If you're a regular reader here, you know how I felt about the proposed trade for Santana. I didn't like it. So it was with great relief yesterday when I heard that the Mets had landed him.
But it made me curious: why would the Twins take four non-MLB-ready players, none of whom has big upside, over the packages the Sox and Yankees were offering? By all accounts, these offers included four MLB-ready players each, with at least two huge prospects in each deal. Why would they do that?
Here's my conspiracy theory: the Sox and Yanks didn't really have any deals on the table. Here's how it worked: Epstein calls the Twins GM and says, "Look, I don't really want to give up all these guys, but I want the Yankees to think that I'm willing to. So we'll leak a report that we're willing to give up these 5 guys and you say you're considering it. It's a win-win, because you can go to the Yankees and see if you can get something better."
Then Brian Cashman calls and says, "Listen, I'd like to leak a report that we're willing to give up a better package of players than the Red Sox and we want you to say you're considering. It's a win-win, because you can go to the Red Sox and see if you can get something better."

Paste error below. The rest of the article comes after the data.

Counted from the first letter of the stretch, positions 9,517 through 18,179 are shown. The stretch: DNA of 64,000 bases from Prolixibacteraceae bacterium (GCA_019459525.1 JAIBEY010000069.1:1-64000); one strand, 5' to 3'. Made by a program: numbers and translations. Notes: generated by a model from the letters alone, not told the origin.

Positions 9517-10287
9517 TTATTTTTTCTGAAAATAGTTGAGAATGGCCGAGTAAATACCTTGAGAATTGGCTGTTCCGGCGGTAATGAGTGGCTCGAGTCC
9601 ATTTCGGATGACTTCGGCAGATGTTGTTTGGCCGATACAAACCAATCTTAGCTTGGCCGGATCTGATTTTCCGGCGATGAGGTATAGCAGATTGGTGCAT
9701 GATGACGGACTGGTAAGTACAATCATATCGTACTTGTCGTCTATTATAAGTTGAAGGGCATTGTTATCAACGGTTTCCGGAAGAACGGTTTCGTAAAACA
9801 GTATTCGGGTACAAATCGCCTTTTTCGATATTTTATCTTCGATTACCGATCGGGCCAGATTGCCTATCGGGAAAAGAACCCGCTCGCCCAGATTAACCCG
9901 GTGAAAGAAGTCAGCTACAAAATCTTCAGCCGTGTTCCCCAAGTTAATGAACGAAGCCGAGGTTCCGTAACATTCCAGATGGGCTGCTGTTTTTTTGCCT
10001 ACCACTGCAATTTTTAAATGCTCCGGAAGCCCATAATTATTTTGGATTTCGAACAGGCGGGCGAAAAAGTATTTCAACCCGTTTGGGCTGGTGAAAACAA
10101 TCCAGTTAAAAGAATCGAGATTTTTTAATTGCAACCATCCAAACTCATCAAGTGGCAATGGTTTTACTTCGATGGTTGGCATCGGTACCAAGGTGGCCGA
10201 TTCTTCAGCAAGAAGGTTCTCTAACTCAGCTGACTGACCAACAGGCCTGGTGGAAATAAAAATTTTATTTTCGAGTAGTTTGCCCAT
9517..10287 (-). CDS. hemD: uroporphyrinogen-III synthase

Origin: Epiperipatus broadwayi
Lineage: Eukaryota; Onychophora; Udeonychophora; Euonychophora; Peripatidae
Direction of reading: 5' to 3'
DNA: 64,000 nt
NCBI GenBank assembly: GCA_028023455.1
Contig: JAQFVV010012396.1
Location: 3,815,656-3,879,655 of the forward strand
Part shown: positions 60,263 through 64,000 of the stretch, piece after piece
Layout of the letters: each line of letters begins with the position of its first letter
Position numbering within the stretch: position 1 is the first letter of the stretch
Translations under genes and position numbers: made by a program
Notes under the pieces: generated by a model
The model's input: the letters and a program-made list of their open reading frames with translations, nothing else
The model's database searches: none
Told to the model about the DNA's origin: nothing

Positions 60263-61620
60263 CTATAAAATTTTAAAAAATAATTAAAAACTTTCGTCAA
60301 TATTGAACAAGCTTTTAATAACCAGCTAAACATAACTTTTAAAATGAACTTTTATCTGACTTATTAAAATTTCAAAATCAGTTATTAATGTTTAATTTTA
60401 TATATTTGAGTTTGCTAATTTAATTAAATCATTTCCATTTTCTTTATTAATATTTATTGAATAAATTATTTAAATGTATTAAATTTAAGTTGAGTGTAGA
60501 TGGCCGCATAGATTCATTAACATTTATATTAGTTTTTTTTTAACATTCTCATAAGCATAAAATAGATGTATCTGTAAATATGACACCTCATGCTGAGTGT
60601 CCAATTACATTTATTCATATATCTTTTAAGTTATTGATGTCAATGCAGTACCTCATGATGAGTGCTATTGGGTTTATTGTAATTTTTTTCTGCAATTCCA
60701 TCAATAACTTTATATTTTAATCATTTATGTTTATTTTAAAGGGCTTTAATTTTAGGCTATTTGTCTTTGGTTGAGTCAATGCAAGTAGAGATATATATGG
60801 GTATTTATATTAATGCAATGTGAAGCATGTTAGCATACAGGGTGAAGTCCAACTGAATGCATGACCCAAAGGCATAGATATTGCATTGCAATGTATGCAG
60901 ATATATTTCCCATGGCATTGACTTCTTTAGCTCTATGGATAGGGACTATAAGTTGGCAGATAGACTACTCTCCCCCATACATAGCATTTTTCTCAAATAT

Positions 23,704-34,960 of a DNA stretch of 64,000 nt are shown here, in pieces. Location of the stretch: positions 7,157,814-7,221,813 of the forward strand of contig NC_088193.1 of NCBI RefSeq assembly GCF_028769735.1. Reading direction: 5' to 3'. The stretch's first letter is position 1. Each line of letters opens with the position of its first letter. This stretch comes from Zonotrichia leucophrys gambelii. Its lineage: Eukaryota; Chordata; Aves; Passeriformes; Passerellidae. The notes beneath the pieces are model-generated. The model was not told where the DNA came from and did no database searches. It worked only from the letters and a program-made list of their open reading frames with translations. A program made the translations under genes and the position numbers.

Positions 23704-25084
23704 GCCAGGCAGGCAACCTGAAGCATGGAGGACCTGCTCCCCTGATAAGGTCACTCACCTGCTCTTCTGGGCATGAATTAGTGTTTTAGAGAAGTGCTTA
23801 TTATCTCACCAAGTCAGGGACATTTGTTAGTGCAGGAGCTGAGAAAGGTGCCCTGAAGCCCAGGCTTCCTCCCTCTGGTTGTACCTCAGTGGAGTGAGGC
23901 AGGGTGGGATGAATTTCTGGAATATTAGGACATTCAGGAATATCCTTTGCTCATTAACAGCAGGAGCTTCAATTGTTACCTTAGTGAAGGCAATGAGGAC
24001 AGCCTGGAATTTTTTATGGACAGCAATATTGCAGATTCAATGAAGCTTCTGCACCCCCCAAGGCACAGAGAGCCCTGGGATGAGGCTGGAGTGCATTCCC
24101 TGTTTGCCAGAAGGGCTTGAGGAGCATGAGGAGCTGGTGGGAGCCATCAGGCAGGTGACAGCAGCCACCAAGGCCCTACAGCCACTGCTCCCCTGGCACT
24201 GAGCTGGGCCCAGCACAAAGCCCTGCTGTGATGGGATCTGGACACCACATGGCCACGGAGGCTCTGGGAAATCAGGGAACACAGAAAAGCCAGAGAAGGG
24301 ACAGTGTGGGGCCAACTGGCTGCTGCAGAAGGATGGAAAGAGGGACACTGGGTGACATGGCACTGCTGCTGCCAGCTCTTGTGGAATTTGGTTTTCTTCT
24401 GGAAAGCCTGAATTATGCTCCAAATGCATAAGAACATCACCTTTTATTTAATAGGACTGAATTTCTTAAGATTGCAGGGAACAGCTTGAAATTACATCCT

So for about three months they sparred back and forth, hoping the other team would give up a bigger package of prospects and the $120 million or so it'll take to sign him. In the end, Santana ended up going to the National League, which benefited both teams.
And now it appears that Erik Bedard, one of my favorite pitchers, is going to the Mariners. To me, sending Santana to the NL and Bedard to the AL West is a huge gain for the Sox. These guys are two of the best pitchers in the AL and combine to average three wins per season against the Sox. Getting rid of them and replacing them with average to below average pitchers should increase the Sox win total. In theory.